5 reasons why we need to protect our soils
One of the key ingredients to a ZeroHunger future is the soil beneath our feet. Although it may not look like much, soil is full of water, nutrients and microorganisms that are vital for growing our food. However, soil is a finite resource – restoring even a few centimeters of soil can take up to 1,000 years. So if we want to ensure food security and improved nutrition in the future, we need to take care of our soil today.
Yet, what if we told you that the equivalent of one soccer pitch of soil is eroded every five seconds? Shocking, right? It is safe to say that one of the major threats to soil and our food security is erosion. This refers to the removal of topsoil by water, wind or unsustainable agricultural activities such as intensive tillage. Some soil erosion is natural, occurring under all climatic conditions on all continents. But much of it is driven by unsustainable human activities – such as overgrazing, intensive agriculture and deforestation – that can increase the rate of soil erosion by up to 1 000 times.
Accelerated soil erosion can have disastrous consequences for all of us. If we don’t act now, over 90 percent of the Earth’s soils could become degraded by 2050.
Here are five ways that soil erosion is threatening our food security and the achievement of the Sustainable Development Goals (SDGs):
1. Soil erosion inhibits our ability to grow nutritious food.
By decreasing the nutrients available to plants as well as the space for them to put down roots, soil erosion can decrease crop yields by up to 50 percent. In addition, crops that do grow tend to be of a lower quality: misshapen, smaller and less nutritious. This low-quality produce has effects not only on the farmers who try to sell it, but also the people who will consume fewer nutrients by eating it.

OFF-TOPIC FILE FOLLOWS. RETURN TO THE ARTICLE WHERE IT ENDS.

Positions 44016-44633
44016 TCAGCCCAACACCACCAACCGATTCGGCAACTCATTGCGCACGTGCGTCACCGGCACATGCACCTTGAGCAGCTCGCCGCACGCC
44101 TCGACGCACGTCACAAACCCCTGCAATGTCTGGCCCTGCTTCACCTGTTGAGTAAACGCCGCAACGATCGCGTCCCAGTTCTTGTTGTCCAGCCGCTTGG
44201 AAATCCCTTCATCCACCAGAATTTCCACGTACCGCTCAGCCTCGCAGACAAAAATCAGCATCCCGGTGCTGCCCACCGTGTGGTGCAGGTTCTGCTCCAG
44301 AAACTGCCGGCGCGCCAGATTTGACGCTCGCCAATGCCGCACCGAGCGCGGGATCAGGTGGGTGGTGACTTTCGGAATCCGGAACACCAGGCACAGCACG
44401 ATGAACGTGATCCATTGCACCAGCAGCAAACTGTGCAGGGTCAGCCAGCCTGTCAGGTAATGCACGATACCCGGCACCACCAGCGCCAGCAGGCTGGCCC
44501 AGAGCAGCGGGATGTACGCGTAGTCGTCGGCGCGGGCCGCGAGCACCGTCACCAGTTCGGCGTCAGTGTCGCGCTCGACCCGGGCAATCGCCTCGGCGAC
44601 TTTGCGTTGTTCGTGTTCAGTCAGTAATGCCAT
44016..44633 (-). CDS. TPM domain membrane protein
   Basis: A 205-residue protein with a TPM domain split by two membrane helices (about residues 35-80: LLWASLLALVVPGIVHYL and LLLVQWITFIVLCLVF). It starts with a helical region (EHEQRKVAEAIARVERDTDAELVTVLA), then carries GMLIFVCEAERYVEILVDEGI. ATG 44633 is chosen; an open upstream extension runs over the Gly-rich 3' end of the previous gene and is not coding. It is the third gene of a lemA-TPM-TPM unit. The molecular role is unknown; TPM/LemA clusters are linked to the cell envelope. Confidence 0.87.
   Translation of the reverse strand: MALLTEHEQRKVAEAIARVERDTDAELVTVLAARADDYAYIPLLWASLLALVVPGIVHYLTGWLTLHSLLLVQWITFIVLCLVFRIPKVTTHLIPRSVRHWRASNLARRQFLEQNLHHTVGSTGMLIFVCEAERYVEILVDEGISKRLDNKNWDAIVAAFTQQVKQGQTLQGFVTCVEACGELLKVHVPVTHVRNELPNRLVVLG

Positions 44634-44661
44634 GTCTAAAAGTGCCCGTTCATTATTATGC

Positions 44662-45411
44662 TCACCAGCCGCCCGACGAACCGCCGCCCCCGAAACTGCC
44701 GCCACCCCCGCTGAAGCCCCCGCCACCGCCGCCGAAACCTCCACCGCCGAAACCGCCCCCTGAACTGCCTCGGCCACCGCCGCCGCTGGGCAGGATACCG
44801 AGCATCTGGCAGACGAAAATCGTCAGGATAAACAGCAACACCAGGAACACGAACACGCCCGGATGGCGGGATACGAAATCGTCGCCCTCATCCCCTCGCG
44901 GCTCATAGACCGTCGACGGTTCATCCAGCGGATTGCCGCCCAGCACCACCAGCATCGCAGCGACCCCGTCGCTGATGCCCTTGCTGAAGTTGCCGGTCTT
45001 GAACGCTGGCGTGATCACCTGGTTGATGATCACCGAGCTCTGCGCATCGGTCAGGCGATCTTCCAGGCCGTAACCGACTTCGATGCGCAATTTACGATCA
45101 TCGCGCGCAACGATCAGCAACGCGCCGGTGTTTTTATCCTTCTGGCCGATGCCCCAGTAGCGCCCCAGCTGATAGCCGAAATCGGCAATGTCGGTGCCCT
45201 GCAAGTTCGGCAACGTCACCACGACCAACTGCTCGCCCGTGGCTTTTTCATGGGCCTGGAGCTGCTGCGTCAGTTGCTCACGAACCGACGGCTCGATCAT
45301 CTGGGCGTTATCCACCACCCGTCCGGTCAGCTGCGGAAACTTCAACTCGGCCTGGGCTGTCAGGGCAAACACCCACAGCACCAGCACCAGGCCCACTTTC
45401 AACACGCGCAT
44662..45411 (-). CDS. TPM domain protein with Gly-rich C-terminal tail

2. Soil erosion leads to ecosystem degradation.
Soil erosion is the removal of topsoil, the most fertile top layer of soil. It, causes minerals and nutrients in soil to deposit elsewhere, often degrading traditional ecosystems. In addition, the deposited sediment can build up in reservoirs or choke off streams and rivers – depriving people of the resources and energy they provide.
3. Soil erosion affects water supplies.
Soil captures, stores and filters water – so when soil erodes, less water can move through it. Without soil, the quality of drinking water in lowland areas may decrease, as the water was never adequately filtered through soil upstream. Additionally, with less soil to absorb a heavy rainfall, floods may become more frequent and intense.
4. Soil erosion damages urban infrastructure.
When soil is not held together by plant roots, it can be easily moved by wind or water. As a result, loose and eroding soil can make floods, landslides and windstorms more severe. These natural disasters not only devastate farms, but can also harm urban infrastructure that provides vital services to city dwellers.
5. Soil erosion contributes to poverty and can lead to migration
Over 68 million people have been displaced from their homes worldwide, many for issues related to climate. Soil erosion only exacerbates the effects of climate change: with less soil, ecosystems have less resilience for adapting to new patterns of temperature and rainfall. As depleted soil exacerbates the effects of weather events, people’s livelihoods are increasingly affected – and more people may be forced to move elsewhere.
However, there is good news: in some parts of the world, soil erosion rates have fallen over the last several decades. In fact, erosion can be greatly reduced in nearly every situation with sustainable soil management practices such as building terraces or growing cover crops that protect the soil surface. By working together, farmers, scientists and policymakers can create strategies and programs to fight soil erosion.
With 95 percent of our food coming from the soil, stopping soil erosion is imperative. Our ability to achieve the SDGs – and ensure a ZeroHunger future – depends on it.